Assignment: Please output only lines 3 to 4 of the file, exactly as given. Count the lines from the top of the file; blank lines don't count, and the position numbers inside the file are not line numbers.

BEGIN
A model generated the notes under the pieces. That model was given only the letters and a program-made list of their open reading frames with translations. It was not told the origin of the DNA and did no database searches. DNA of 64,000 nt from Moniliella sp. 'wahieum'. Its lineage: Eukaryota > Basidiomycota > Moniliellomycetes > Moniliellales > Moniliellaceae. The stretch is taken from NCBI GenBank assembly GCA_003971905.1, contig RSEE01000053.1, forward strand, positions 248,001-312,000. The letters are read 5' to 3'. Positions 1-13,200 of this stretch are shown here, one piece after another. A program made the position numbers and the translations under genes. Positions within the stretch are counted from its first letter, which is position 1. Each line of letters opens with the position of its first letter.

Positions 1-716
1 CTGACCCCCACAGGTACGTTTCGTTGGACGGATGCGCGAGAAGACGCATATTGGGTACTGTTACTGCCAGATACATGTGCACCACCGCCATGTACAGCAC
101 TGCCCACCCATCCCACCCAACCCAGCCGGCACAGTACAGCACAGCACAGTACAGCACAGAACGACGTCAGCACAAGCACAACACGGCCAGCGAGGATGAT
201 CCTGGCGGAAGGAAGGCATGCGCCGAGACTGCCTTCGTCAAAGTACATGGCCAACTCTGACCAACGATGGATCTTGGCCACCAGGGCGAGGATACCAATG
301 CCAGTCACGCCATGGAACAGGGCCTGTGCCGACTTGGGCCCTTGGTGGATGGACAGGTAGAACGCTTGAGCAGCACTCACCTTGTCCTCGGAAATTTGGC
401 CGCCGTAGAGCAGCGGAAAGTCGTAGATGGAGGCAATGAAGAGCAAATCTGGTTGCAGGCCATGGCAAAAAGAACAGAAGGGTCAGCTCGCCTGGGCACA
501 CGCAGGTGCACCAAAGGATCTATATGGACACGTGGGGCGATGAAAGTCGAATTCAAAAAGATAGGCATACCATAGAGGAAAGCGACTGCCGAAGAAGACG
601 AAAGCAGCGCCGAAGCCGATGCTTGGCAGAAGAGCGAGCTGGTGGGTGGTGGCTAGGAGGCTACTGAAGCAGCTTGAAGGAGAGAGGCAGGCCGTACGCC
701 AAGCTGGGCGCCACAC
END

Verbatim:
1 CTGACCCCCACAGGTACGTTTCGTTGGACGGATGCGCGAGAAGACGCATATTGGGTACTGTTACTGCCAGATACATGTGCACCACCGCCATGTACAGCAC
101 TGCCCACCCATCCCACCCAACCCAGCCGGCACAGTACAGCACAGCACAGTACAGCACAGAACGACGTCAGCACAAGCACAACACGGCCAGCGAGGATGAT